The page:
I grew up in northwestern Wisconsin in Bloomer, “the Rope Jumping Capital of the World.”  Before getting my degree at UW-Madison, I spent some time roaming the world: hitchhiking around the U.S. for several years, as well as living in England.  I graduated with my MLIS in 1980.  I’ve been happily married for 30 years to a former librarian some of you may know or remember, Jackie Pratt.  She worked for a good many years at the UW Health Sciences Library.  My hobbies include running, biking, gardening, and writing.  I have a blog, Robert Up At Dawn, where I post my poetry and reviews of books.

Robert at Olbrich Botanial Gardens

Monday, December 19, 2016

"Stranger Things" and the neuroscience of imagination

"Stranger Things", a series on Netflix, is a tribute to the 1980's, things that go bump in the night, and preteens solving a mystery the grownups can't figure out. If you've ever seen it, you know the writers must have used their imaginations (and then some) to come up with the story, characters, and setting. 

This got me to thinking about how our imagination actually works. How can we "see" things in our mind, that we've never seen in reality? This 5-minute TED-Ed lessons gives us a good start into understanding the neuroscience of human imagination. 

Thursday, December 15, 2016

Heart attacks are more common between Christmas and New Year's - True or False?

As we continue to get in the holiday spirit, we are wondering about important questions like this one: are poinsettias really toxic? Here's the truth about holiday "facts" including does sugar make kids hyper? 

Wednesday, December 14, 2016

Latest WHSLA Wisdom Chat - Gail Murray (DPI) on Badgerlink's health resources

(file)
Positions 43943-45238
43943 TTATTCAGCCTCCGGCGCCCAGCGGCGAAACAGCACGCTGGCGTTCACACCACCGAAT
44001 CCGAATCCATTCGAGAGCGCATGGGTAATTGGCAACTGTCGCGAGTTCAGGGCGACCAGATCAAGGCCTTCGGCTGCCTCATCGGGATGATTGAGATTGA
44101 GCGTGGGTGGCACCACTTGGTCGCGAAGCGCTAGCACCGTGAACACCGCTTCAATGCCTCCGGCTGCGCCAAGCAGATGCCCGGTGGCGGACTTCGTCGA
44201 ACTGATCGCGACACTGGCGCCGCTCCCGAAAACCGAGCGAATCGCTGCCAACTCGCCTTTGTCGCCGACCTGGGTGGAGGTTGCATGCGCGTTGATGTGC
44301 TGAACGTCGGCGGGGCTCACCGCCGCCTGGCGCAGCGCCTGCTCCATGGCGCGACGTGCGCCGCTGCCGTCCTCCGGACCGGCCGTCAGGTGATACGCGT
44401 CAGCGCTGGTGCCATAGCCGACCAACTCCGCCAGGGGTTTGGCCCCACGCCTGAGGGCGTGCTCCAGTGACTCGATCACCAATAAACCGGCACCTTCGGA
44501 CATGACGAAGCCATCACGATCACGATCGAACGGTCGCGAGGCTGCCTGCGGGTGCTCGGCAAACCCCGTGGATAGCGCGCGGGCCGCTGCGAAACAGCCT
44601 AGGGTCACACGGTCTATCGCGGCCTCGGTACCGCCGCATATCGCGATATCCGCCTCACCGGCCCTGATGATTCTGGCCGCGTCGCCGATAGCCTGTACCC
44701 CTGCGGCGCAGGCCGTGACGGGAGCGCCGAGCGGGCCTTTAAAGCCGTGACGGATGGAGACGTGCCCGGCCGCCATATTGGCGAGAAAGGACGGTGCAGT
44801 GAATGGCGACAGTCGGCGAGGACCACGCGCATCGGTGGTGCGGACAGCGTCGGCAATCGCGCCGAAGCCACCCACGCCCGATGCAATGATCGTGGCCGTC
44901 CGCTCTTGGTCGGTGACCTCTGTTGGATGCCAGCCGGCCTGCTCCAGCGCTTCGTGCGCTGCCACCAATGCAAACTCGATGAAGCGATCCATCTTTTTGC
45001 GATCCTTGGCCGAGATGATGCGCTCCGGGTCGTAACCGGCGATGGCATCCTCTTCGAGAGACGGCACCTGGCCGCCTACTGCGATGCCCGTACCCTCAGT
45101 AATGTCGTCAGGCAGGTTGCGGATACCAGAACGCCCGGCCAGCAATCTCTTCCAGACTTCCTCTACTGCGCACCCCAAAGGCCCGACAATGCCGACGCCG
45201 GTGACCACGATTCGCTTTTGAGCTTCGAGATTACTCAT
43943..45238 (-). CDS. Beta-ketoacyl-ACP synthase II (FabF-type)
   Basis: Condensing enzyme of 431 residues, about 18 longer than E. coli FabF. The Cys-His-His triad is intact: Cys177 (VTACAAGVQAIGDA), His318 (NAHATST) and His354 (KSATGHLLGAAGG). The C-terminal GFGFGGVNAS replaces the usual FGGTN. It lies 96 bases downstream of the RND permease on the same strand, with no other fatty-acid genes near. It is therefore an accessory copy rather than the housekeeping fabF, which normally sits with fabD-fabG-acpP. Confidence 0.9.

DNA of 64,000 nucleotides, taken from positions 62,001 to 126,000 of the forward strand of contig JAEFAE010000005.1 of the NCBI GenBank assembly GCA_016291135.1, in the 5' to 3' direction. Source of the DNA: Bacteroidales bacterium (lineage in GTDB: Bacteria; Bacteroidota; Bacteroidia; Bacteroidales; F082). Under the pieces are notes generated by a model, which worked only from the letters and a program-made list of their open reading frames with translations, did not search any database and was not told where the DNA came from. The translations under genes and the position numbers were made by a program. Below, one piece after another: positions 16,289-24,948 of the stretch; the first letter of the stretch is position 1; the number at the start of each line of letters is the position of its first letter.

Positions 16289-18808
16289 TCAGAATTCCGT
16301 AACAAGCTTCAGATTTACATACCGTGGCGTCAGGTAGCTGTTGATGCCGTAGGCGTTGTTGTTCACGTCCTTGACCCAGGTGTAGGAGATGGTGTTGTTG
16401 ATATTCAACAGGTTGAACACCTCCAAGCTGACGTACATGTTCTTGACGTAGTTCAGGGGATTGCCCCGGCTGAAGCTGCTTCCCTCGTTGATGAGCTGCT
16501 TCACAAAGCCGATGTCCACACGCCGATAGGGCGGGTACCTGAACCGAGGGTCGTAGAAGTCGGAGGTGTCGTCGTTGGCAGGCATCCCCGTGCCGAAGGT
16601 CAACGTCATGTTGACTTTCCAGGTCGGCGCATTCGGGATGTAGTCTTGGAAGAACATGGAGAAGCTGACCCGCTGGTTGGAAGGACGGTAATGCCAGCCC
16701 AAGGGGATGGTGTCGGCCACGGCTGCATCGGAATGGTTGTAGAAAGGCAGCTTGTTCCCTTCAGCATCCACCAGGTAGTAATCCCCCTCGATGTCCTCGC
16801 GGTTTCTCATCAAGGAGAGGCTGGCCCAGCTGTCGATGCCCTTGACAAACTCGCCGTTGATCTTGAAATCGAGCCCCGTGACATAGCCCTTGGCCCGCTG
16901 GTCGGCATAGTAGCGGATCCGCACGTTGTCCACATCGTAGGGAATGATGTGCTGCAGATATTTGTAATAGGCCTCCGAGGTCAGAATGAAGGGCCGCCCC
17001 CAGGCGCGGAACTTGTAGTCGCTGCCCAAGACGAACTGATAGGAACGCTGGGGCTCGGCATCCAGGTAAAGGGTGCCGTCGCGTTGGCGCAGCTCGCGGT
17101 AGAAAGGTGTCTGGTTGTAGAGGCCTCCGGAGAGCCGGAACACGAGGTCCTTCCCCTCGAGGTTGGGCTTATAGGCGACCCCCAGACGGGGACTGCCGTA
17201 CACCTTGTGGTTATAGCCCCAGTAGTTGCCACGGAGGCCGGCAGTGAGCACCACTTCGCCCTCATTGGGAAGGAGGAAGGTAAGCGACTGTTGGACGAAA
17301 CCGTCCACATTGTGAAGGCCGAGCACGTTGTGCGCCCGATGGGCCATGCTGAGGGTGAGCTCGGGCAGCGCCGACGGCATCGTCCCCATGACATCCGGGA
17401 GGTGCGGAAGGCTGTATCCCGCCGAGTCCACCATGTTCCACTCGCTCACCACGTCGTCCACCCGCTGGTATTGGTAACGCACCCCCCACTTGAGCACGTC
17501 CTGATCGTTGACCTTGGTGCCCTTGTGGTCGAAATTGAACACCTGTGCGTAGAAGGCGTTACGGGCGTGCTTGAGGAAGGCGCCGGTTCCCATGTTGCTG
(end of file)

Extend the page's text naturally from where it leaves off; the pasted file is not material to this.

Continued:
On Wednesday, December 14, Gail Murray, Content Management & Outreach Librarian  from Wisconsin Public Instruction presented on the WHSLA Wisdom Chat about BadgerLink.  We learned a few things about the array of resources available from BadgerLink!  You can view this presentation here. WHSLA WISDOM CHAT-Featuring Gail Murray, from DPI, providing an overview of BadgerLink (CorrectedDate)-20161214 1558-1

Gail prepared a survey for health science librarians about BadgerLink and she would really appreciate if we took the time to complete it.  They are eager to hear from us!  bit.ly/badgerlinkhslsurvey

Barbara E. Ruggeri, MLIS, Clinical Services Librarian
Children’s Hospital of Wisconsin Medical Library
MCW Libraries |bruggeri@mcw.edu|414-266-2340

Wednesday, December 7, 2016

Looking for that perfect gift for a health care professional in your life? Have we got a list for you!

I'll admit it. Buzzfeed is one of my secret guilty pleasures, along with Victorian crime mysteries, Flaming Hot Cheetos, and twinkle lights. Anyway, as I was checking Facebook today, the perfect Buzzfeed article came across my desk.

If you've ever secretly wanted an EKG necklace, green plush spleen, brain ring, kidney cutting board (a little too Jack the Ripper for me), or organ transport lunch cooler look no further. We've got you covered. 

Friday, December 2, 2016

This temporary tattoo helps women have healthy pregnancies

Today's blog post features more from TED MED. Enjoy!

"What if doctors could monitor patients at home with the same degree of accuracy they'd get during a stay at the hospital? Bioelectronics innovator Todd Coleman shares his quest to develop wearable, flexible electronic health monitoring patches that promise to revolutionize healthcare and make medicine less invasive."